Prominent columnist Jamal Khashoggi said that giving women the right to vote in local elections and their inclusion in the Shura council means they will be part of the legislative and executive branches of the state. Winning the right to drive and travel without permission from male guardians can only be the next move.

"It will be odd that women who enjoy parliamentary immunity as members of the council are unable to drive their cars or travel without permission," he said. "The climate is more suited for these changes now — the force of history, moral pressure and the changes taking place around us."

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  #2  
Old 09-26-2011, 03:46 AM
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Re: Saudi Women Get Right to Vote, but Can't Drive Yet.

Well, at least that is a step in the right direction for middle eastern women to have rights!

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Old 09-26-2011, 05:04 AM
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Re: Saudi Women Get Right to Vote, but Can't Drive Yet.

Yeah, but it's more complicated than that. Saudi Arabia, Iran, and other Middle Eastern countries that enable women to vote aren't doing too much for women's rights over there. The women's situation over there starts with how their own families treat them. It starts with religion and deeply rooted cultural traditions. These things don't change with the ability to choose between conservative and liberal versions of Middle Eastern politics. They need to get rid of the tribalism, status-obsession, racism/sexism/classism, and authoritarian beliefs that keep their family systems glued.

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Old 09-26-2011, 06:56 AM
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Re: Saudi Women Get Right to Vote, but Can't Drive Yet.

Rubbish all of you!! Its Saudi insurance companies pushing this " let women drive agenda". We all know women pay their premiums and dont crash like us men. "Hijabs in Hummers", its a womens cause!!

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Old 09-27-2011, 01:57 AM
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Re: Saudi Women Get Right to Vote, but Can't Drive Yet.

US imperialism is working !

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Old 09-28-2011, 04:49 AM
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Re: Saudi Women Get Right to Vote, but Can't Drive Yet.


means fucking nothing
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Old 09-28-2011, 08:47 AM
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Re: Saudi Women Get Right to Vote, but Can't Drive Yet.

Quote:
Saudi Arabia is the only country in the world that bans women _ both Saudi and foreign _ from driving.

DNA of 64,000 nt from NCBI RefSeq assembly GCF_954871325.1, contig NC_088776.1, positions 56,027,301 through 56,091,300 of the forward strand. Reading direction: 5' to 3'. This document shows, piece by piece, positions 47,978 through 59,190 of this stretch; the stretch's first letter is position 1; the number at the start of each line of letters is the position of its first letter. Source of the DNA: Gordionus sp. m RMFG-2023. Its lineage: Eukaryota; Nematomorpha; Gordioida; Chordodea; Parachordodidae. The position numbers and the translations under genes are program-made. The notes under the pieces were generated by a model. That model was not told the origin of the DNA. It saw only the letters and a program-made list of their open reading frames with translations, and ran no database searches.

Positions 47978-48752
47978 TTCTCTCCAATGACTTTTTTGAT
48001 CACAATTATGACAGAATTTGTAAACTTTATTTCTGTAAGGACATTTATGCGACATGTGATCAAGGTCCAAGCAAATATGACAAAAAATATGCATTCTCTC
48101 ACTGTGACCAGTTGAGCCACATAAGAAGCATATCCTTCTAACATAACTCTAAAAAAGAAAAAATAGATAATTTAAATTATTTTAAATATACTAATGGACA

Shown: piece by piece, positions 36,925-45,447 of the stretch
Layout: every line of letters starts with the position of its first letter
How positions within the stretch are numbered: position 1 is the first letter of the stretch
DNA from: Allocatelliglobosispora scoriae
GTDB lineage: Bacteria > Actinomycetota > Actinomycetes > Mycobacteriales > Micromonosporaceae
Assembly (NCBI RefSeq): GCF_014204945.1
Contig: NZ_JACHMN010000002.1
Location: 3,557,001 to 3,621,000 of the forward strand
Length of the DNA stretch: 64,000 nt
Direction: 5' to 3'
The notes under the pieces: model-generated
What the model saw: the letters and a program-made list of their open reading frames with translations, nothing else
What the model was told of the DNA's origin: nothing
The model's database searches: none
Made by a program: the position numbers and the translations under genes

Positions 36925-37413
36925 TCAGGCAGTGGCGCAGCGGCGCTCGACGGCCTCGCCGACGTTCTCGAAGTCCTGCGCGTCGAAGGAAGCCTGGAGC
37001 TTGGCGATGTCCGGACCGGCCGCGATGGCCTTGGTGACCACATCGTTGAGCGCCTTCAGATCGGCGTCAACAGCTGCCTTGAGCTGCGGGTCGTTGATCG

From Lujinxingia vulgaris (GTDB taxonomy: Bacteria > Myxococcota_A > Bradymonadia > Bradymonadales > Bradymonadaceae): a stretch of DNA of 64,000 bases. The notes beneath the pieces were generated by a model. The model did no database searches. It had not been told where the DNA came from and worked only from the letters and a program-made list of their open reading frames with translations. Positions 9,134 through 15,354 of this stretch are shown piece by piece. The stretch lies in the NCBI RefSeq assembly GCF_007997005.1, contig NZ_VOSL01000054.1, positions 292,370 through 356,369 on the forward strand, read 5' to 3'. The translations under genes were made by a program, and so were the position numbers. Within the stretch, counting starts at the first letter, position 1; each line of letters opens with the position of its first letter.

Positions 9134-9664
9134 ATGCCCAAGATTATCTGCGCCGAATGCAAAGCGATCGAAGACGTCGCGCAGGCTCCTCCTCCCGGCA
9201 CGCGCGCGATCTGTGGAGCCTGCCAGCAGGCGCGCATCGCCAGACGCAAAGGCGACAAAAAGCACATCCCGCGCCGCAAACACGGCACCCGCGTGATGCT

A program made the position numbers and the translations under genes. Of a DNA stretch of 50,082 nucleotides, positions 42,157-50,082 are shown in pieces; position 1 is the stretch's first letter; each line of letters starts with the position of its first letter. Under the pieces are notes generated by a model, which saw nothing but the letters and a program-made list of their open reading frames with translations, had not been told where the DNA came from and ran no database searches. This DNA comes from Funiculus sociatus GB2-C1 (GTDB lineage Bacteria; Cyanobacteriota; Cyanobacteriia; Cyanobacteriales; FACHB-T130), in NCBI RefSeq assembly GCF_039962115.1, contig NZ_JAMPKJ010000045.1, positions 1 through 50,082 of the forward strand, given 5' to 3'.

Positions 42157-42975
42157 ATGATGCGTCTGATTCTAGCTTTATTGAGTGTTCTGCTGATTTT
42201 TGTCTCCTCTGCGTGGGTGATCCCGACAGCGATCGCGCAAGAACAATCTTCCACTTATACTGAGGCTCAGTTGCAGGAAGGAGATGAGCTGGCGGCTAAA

The prohibition forces families to hire live-in drivers, and those who cannot afford the $300 to $400 a month for a driver must rely on male relatives to drive them to work, school, shopping or the doctor.

There are no written laws that restrict women from driving. Rather, the ban is rooted in conservative traditions and religious views that hold giving freedom of movement to women would make them vulnerable to sins.
What a load of religious b.s (again)

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Old 09-28-2011, 09:52 AM
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Re: Saudi Women Get Right to Vote, but Can't Drive Yet.

so what. they are there and we are not.

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Old 09-28-2011, 10:09 AM
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Re: Saudi Women Get Right to Vote, but Can't Drive Yet.

It's more than religion. It's the entire social system in the Middle East. Even the most liberal of these countries, Iran (I don't consider Turkey or the Balkans as part of the equation), lives in a caste-like society. Oil demand doesn't help them because with oil their governments see no need to diversify their economies. Without diversified interests, is there really such a thing as democracy and modernization? Oh, and the gap that oil leaves is filled by illicit trafficking. These governments make bank on selling little girls to rich men.

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Old 09-28-2011, 01:41 PM
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Re: Saudi Women Get Right to Vote, but Can't Drive Yet.

Saudi rules are fucked up. A woman can't drive a car. Reason behind that is she could get in trouble and the car would break and she would have to ask men for help. But then they allow her to hire a male driver to bring her where ever she wants to go. And if that driver would rape her and she wouldnt have any witnes she would get the blame. Yeah, right.

Those aint islamic rules btw, that's just men made BS.